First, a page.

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Allen Into Third International Final

Mark Allen beat Matthew Stevens 9-6 in a high quality contest to reach the final of the International Championship for the third time.

Allen will face Neil Robertson or Jack Lisowski in the final in Daqing on Sunday with the winner to bank the £175,000 top prize. Northern Ireland’s Allen will be aiming for the fourth ranking title of his career and first since the 2016 Players Championship.

World number 12 Allen was runner-up to Ricky Walden in this event in 2014 and lost to Mark Selby in the final last year. He’ll hope to go one better this time when he plays in his eighth ranking final.

Stevens was playing in his first ranking semi-final since 2013 and had hoped to continue his bid to win a second ranking title. Instead the Welshman goes home with £32,000 which will shoot him up the rankings from his current position of 56th.

Allen won the opening frame today with a break of 75 before Stevens took three in a row with runs of 59, 70 and 86. The next three went to Allen, assisted by breaks of 70 and 120, and he took a crucial eighth frame by potting the last pink and black to lead 5-3 after the first session.

Masters champion Allen took the first frame of the evening session then Stevens hit back with 110 and 144 to close to 6-5. The big breaks kept flowing as Allen made 102 then Stevens replied with 115 to leave the score at 7-6. In frame 14, Stevens had a chance to level the match but over-cut the black off its spot on 44. Allen stepped in with a superb 85 clearance for 8-6. And he soon got the better of the 15th to seal the result.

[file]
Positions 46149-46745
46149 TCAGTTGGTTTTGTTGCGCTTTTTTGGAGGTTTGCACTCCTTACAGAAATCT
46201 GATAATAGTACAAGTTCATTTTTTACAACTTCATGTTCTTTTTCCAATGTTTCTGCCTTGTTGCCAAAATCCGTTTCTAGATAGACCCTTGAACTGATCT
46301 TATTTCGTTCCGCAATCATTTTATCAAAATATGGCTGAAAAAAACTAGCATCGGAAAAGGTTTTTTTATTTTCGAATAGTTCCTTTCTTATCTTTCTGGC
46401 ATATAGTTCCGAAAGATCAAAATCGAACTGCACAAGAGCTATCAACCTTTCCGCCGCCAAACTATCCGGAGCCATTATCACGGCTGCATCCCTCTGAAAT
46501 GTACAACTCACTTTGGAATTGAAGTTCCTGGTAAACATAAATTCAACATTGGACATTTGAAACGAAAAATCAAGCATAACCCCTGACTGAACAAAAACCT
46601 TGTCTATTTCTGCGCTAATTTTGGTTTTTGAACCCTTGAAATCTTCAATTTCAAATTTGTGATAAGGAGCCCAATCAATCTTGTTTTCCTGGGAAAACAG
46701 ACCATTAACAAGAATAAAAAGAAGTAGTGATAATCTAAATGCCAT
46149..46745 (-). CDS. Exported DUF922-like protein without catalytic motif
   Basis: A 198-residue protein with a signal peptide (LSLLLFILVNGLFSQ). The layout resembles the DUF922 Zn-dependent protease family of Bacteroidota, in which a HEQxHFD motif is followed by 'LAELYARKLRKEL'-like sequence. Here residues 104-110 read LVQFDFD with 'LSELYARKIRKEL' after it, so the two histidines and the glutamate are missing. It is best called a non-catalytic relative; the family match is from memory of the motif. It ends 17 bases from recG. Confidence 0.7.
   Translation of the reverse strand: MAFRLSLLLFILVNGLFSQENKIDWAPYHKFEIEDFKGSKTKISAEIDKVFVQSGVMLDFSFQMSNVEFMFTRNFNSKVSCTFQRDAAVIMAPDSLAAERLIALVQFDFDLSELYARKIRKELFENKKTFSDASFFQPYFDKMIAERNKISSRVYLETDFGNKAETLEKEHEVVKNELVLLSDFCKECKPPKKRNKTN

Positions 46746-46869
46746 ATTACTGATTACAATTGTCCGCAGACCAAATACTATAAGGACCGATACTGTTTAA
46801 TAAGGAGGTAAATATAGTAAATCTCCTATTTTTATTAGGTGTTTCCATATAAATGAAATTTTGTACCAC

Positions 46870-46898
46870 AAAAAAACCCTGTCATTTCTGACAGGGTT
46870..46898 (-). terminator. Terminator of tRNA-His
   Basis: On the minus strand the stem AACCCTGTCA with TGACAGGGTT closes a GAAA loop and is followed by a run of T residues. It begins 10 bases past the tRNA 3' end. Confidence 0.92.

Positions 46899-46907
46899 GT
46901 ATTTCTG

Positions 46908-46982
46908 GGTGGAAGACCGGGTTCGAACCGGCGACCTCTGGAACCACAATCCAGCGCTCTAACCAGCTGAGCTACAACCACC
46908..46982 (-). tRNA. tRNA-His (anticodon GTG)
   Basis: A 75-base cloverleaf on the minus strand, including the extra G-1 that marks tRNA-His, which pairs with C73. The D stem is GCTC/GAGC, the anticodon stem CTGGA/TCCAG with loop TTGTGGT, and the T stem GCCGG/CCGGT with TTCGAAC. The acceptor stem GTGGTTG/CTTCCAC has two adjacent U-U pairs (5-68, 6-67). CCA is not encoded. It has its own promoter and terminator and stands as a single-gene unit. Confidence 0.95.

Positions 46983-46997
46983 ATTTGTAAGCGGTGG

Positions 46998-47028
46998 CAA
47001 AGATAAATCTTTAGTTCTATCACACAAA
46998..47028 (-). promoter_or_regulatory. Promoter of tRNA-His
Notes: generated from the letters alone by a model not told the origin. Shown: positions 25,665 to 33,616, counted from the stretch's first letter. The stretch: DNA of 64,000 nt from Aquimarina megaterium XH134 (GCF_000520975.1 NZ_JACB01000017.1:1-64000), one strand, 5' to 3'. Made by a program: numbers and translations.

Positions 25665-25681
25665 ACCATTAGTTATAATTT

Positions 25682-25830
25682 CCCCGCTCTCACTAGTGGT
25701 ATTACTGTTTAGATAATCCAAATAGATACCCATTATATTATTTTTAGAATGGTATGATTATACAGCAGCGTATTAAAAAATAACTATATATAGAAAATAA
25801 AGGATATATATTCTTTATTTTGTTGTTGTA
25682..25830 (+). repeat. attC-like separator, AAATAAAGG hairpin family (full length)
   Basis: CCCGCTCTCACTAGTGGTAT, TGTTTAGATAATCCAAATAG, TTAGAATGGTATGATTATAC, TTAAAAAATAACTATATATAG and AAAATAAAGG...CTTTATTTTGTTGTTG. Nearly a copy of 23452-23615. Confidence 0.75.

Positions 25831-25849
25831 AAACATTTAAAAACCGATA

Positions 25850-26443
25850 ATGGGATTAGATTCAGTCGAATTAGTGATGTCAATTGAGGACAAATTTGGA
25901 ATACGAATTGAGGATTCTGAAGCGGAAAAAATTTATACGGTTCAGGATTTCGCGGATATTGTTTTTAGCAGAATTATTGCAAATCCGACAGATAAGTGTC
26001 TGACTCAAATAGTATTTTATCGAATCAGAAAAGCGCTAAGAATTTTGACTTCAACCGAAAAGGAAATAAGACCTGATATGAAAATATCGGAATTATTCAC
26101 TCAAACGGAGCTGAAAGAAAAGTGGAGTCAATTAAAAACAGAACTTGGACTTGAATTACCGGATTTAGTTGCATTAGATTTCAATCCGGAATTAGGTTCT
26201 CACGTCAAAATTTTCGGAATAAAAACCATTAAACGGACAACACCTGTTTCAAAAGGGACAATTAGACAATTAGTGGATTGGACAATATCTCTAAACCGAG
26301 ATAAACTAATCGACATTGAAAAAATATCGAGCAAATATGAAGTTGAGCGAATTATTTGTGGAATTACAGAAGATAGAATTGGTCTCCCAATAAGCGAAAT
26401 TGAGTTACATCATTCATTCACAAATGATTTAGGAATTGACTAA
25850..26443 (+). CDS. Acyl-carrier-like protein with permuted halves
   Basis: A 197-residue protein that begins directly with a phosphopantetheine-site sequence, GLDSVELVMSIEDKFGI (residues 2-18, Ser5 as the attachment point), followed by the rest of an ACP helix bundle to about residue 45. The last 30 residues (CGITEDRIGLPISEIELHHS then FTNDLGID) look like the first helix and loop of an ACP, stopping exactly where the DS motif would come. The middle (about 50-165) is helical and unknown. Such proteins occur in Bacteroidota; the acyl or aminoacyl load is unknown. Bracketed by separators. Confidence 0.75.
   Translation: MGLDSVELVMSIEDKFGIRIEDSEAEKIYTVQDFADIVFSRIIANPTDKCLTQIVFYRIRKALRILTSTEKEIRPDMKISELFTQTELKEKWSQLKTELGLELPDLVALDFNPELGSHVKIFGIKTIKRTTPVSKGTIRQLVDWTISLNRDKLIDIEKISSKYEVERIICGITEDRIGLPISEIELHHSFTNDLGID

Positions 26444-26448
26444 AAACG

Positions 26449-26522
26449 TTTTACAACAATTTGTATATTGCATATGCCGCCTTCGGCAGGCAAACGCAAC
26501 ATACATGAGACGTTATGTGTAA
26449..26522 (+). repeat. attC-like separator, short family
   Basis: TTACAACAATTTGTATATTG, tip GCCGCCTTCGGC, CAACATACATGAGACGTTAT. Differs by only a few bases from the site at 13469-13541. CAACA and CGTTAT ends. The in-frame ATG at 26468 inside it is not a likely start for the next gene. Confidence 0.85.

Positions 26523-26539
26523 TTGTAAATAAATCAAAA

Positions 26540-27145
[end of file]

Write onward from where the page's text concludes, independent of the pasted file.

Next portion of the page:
“It was a good match to be involved in,” said 32-year-old Allen. “I felt as if Matthew was the better player, he was sharper than me, potted more long balls and scored just as heavily. The grit and determination got me through because I wasn’t at my best.  Matthew missing the black at 7-6 was the crucial point because he was the dominant player at that stage. I made a good clearance and that turned the match. The scoreline was very flattering for me but I’ll take it.

“Being in a semi-final with lots of money at stake didn’t faze Matthew because he’s a big time player. He is too good to be where he is in the rankings. He’d be the first to admit he has himself to blame because he enjoys the off table activities as well as on the table and that has affected his results. It’s only a matter of time before he’s back winning tournaments because there is no question how good he is.”

Six of Allen’s eight previous ranking finals have been in China. “It’s easy to focus out here, there are no distractions,” he said. “You just go out and play and then go back to your room and watch movies. That helps me focus the mind. I’m not the biggest fan of travelling, but that means every match feels like a win-win, because if I win I’m in the next round and if I lose I get to go home to my family. That takes a bit of pressure off.

“No one wants to lose finals. Selby was awesome in the final last year, I did well to make it 10-7. I expect it to be the same this time because Neil Robertson and Jack Lisowski and both very aggressive, high scoring players. May the best man win.”